Quick thoughts on the iPhone 4: the camera, VoIP, and other issues

There’s no point in dwelling in extenso on the very beautiful new iPhone 4 (I’m glad plastic has been ditched for metal and glass, which Apple has always chosen for its best-looking products), since Apple provided a remarkable if slightly embellished presentation of its new toy. This is not meant to be a comprehensive review: I’m just going to focus here on a few points I think are of particular interest in this new release.

The iPhone’s camera is now better than most of the cheaper compacts

Perhaps the least commented-on feature of the new iPhone is the 5MP camera, which is the improvement I’m most pleased about. I’ve been using my iPhone extensively, ever since the 3GS version came out last year, to take photographs on the spur of the moment because I always have it on me and can process, geotag and upload my photos to Flickr using the wide range of applications developed over the past couple of years. Unlike CNET, I don’t quite think the iPhone 4 will kill the compact camera, but the new version will clearly more than ever be the best camera that you always have on you. One concern, however, will be the pace at which existing photography applications are updated to support the new maximum resolution. For some reason, developers have been strangely reluctant to do this for the iPhone 3GS. If anything, in recent months, the number of substandard photography apps saving at very small (and thus useless) resolutions has increased.

Multitasking means making and receiving VoIP calls on the iPhone is now a realistic possibility

Another area about which I’m pleased is that multitasking will at long last enable me to make and receive calls using VoIP, since third-party applications can now be made to run in the background. The best bets at present if you want to avoid paying outrageous international call rates (or want to call the US for free when travelling abroad) are:

  • Line2 is currently, in my view, the best option; it’s the only app that allows you to port your existing phone numbers, send and receive faxes and be set to call using VoIP only, cellular minutes or callback depending on what suits you most; rates are cheap (they currently charge one cent a minute for calls from anywhere to the UK) and sound quality, while variable, is better than Skype [i];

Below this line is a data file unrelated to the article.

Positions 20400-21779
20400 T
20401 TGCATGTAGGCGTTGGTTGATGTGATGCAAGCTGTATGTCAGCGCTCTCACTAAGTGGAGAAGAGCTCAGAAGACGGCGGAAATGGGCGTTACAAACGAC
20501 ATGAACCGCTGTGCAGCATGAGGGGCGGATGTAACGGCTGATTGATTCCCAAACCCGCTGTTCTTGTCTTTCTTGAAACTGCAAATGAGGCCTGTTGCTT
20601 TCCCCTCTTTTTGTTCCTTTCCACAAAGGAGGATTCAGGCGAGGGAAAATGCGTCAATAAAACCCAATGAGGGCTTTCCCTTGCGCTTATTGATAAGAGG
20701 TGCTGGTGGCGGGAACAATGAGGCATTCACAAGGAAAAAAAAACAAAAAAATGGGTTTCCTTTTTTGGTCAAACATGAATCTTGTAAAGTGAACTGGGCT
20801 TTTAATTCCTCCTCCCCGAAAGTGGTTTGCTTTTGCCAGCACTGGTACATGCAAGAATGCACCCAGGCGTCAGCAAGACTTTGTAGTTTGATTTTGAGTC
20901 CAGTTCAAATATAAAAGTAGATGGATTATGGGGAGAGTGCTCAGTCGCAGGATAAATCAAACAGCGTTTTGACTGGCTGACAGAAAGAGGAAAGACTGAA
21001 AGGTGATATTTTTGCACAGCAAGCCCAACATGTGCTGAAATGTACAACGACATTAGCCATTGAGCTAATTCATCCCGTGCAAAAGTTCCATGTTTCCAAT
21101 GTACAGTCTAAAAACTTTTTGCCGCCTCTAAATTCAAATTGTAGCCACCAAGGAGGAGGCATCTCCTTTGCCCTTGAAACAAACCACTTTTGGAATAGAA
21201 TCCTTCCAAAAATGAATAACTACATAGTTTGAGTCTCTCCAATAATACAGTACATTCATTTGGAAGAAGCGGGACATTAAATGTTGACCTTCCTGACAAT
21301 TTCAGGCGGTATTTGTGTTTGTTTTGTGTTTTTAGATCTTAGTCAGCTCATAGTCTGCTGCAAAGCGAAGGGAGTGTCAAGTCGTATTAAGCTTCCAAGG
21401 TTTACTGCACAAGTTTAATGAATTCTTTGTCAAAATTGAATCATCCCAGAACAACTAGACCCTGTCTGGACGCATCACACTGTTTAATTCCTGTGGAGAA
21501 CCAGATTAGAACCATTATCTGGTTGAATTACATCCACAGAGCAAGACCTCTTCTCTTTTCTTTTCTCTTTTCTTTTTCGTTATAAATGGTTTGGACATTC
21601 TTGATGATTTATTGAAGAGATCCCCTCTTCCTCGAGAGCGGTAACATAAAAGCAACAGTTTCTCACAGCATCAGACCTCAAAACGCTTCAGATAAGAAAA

• Google Voice currently doesn’t allow you to port a number, meaning you have to use your Google Voice number to make outward calls; I currently use it for voicemail as it forwards all my voicemail received on my US cell phone to my email, which is is a very neat feature, but not for anything else; it’s a little bit complicated to set up at present, but worth the hassle if you’re patient;
  • Skype recently upgraded its iPhone application to make and receive VoIP calls, although I’ve found call quality leaves to be desired and you can’t currently port your existing numbers to Skype; one attractive feature of Skype is Skype to Go, a service linked to a number in a range of countries that you can use to make international calls at local rates; I use it a lot in countries I visit regularly.

The inadequate 32GB flash drive is a major disappointment

I was fully expecting the new iPhone drive to double its capacity to 64GB and was dumbfounded to find it didn’t do so. This seems to have generated some disappointment and is probably due to cost factors: drives have struggled, in recent years, to keep up with the requirements of mobile devices and this is currently a real issue with the Macbook Air and now the iPhone. I’m compelled to trim the music I store on my iPhone (I’ve had to remove all of Mahler and anything composed after 1918; but Spotify works pretty well on the iPhone and alleviates a lot of the pain; sound quality is great if you go for the premium version), effectively can’t store any photos on the phone itself and am regularly getting warnings about disk space running out. Having to stick with 32GB is going to be a major irritant.

Will AT&T cope with the higher data flow?

On a final note, I’m curious to see how AT&T and Orange will cope under the strain of the increased data flow resulting from all the new power-hungry applications and multitasking. Mr Steve Jobs claims the new antenna will result in fewer dropped calls. Business Insider is more pessimistic and expects the iPhone 4 will crush AT&T’s network. I guess we’ll find out soon enough about this one…

  1. It’s worth reading this account of an interview with Peter Sisson, founder of Line2, at the 2010 WWDC.